Labour had to do better, Miliband declared, at showing decarbonisation policies were fair. He raised the example of personal carbon allowances, agreeing with Polly Toynbee’s stance that they could be an instrument of redistribution, but arguing that in the near-term they were impracticable. (‘Don’t they remind you a bit of Big Brother?’ asked one audience member. ‘Yes, my big brother,’ quipped Ed, referring to David Miliband’s endorsement of PCAs when he was Environment Minister.) Even so, he acknowledged that a personal allowance approach might be feasible – and highly equitable – when treating aviation emissions, although he reiterated his favourite riposte to the anti-flying lobby: ‘Who wants to go back to 1974 levels of flying?’ And in the case of domestic electricity use, he stated, DECC were looking at introducing rising block tariffs, but questions remained around their impact on fuel poverty.
What about the matter of ownership? Ed was not about to call for the renationalisation of the energy industry, but it was a recurrent theme at fringe events throughout the week. Dr Hugh Compston, reader in politics at the University of Cardiff, made a convincing case for taking certain segments of the energy market – such as the nascent CCS and marine power industries – into public ownership so as to ensure rapid deployment and high levels of R&D spending. Lord Hunt, junior minister at DECC, was asked why Vestas had not been nationalised; he fudged his answer, of course, but pledged he was committed to building a native UK supply chain for the wind industry.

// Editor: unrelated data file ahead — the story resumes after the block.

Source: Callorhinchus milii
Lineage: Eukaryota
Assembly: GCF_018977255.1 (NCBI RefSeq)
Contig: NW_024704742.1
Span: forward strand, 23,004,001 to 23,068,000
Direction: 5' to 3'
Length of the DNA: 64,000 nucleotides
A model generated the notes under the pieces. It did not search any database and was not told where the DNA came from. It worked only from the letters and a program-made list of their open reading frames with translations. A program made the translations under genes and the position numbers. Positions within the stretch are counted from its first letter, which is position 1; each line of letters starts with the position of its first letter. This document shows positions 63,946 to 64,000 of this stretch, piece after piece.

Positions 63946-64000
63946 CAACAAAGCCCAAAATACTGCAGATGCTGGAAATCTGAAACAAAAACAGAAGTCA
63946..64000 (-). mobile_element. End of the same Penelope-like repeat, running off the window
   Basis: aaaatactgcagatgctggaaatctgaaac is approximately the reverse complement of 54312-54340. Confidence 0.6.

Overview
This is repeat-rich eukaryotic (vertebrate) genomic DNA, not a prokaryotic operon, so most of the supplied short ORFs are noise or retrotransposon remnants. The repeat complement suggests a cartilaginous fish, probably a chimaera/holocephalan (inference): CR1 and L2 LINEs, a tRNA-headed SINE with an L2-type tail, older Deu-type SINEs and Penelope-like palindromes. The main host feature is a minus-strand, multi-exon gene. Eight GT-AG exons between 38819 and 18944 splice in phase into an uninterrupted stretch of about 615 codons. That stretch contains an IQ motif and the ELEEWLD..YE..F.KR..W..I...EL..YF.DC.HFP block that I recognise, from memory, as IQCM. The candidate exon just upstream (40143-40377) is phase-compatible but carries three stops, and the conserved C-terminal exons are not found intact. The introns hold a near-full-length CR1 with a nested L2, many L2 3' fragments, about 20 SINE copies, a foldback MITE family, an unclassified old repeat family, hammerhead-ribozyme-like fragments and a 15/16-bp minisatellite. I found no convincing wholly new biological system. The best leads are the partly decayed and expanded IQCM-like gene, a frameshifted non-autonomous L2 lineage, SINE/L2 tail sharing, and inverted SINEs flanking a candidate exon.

So far, so good. But Ministers were careful never to give away any specific manifesto commitments, and as I went from seminar to seminar, I realised that I was in danger of reading too much into the vague conference banter. Where was the beef? Groups like Compass and Worker’s Climate Action dream of a future Red-Green alliance, a joining of the ecology and labour movements to deliver both jobs and climate protection – shades of which emerged in Schroeder’s Germany and are now becoming common currency in Obama’s America. But apart from the promise of ten thousand new green internships in Gordon Brown’s conference speech on Tuesday, this isn’t yet a theme that Labour has convincingly championed. Red plus green does not, in this instance, make Brown.
A decade ago, the idea of a ‘progressive coalition’ between Labour and the Liberal Democrats exercised thinkers on the centre-left. Perhaps a Red-Green electoral coalition could one day develop in Britain, in the mould of Germany’s SDP-Die Grüne? Perhaps. With electoral reform now finally on the cards and the Greens increasing the size of their vote with each election, it’s not impossible. But as with the shelving of the Lib-Lab pact and vacillations over proportional representation, interests will always trump ideas when it comes to elections. This much was obvious when Ed Balls and Caroline Lucas set about arguing at a fringe seminar over why Brighton Council’s Greens had rejected a coalition with Labour, in so doing handing control to the Tories.